Night of Rest

2 Dec

We’re “Piecing Things Together” on Story Dam. This week’s prompt was to write a story using four, seemingly unrelated puzzle pieces.


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Night of Rest


Cora had planned to find a cheap motel, but Tito offered to put her up. Exhausted, she accepted. She kissed his ruddy cheek and left him sitting in the kitchen, then carried her duffle down the narrow hall to the room on the left.

It was exactly as she remembered. Like the rest of his house, the room was crammed with junk he couldn’t bear to throw away, the heavy, walnut-stained furniture and Oriental rug layered with dust. She knew from experience the bed would be comfortable, warm, the pillow scented with the stale, heady aroma of barbequed brisket, the result of twenty years of pit smoke seeping in though the cracked caulking around the windows. It was the smell of home.

She made sure the door was shut tight, the lights turned low before she undressed. Tito would never walk in without knocking first, but with the rain drumming out a five stroke roll on the tin roof above she couldn’t be certain she’d hear him. She stripped down to her panties and stepped up to the grime-glazed mirror.

The faint bruise gracing her cheekbone that Tito had raised an eyebrow over at supper was nothing compared to the rage painted in angry blotches across her chest, stomach, and upper arms—fist prints, every one of them. They didn’t hurt anymore, not like they had when they were fresh. A broken rib was more than likely buried under the swelling, but like the others before, it would heal.

Stepping closer to the mirror, she took in a slow, careful breath and sucked in her stomach, watching her hands travel up her body until they cupped her breasts. They were smaller than they used to be, her muscle tone weak, the skin covering her stomach loose. Stretch marks lay barely visible under the varying purple hues. They were the mark of motherhood, a badge of honor she felt privileged to wear, but didn’t feel as though she deserved.

From the very beginning, she had been a horrible mother. She couldn’t even make it through nine months of pregnancy. Her daughter had been born after only 176 days, weighing nothing. She had been a terrifying shade of blue, incapable of crying, but she had long, thick eyelashes, ten perfect fingers, ten perfect toes. And she was a fighter.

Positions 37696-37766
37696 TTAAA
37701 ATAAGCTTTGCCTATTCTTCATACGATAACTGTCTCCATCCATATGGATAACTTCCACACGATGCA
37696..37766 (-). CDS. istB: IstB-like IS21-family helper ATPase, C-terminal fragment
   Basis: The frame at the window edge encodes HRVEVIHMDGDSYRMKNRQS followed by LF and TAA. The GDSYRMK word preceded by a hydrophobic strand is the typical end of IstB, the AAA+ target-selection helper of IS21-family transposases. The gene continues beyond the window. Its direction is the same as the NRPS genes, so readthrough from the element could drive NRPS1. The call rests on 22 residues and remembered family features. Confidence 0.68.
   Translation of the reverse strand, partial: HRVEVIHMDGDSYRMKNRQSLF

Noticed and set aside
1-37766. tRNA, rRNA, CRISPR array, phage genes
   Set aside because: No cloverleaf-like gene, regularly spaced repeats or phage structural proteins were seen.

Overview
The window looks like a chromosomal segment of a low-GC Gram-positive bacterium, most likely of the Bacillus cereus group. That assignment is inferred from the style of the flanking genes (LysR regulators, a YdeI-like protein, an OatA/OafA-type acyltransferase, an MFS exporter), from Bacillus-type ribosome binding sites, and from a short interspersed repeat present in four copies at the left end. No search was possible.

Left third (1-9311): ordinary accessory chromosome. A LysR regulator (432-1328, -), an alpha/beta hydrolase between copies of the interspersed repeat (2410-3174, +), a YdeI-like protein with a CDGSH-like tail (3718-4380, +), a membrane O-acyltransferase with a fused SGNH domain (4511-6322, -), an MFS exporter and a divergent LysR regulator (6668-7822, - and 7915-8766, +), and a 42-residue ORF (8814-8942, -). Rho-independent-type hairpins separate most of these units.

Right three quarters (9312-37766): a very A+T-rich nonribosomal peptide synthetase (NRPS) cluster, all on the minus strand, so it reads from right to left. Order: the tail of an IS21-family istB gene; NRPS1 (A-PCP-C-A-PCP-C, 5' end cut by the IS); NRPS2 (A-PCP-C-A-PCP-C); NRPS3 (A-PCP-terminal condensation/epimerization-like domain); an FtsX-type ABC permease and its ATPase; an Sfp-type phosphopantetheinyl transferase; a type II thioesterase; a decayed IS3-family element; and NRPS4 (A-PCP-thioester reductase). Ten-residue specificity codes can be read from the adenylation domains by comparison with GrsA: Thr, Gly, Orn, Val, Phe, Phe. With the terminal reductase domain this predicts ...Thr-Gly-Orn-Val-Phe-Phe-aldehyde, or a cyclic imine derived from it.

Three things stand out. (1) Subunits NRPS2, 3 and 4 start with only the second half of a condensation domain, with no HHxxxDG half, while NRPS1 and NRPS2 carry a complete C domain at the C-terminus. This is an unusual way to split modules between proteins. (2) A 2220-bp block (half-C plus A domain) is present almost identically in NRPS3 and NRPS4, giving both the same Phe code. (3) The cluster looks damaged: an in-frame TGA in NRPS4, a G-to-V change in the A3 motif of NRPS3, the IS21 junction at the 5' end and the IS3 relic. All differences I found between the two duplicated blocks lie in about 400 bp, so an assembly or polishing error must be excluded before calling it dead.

Cora had named her Grace. But for the grace of God, Grace had survived. She had thrived. She was beautiful. She was funny. She loved the color pink and carried a purse on her dainty shoulder everywhere she went. Now two and a half, she could recite Dr. Seuss’s “Green Eggs and Ham” word-for-word.

Tears burned Cora’s eyes as she turned away from her reflection in the mirror. Keith, the man who had promised before God to love, honor, and cherish her for as long as they both shall live, had beaten Cora to within an inch of her life, and, as she lay barely-conscious on the floor, had snatched Grace and vanished into thin air. After four days of searching, she’d tracked him down, hiding here in Wasatch County, where their life together had begun.

Cora sat on the bed and pulled her duffle onto her lap. Tucked deep at the bottom, wrapped in a thick wad of socks, was the gun she had purchased the first time her husband had beaten her. She’d never fired it, but she had carried it for three years, knowing there would come a day when she would press the cold, metal barrel against his temple, and pull the trigger.

That day would arise at dawn.


11 Responses to “Night of Rest”

  1. julieemoore December 2, 2011 at 3:07 pm #

    Great story with an awesome ending. I hope to get to read more. Abuse is such a horrific thing but so much more common than most people know. You put a real “face” to it.

    • Donna December 2, 2011 at 3:45 pm #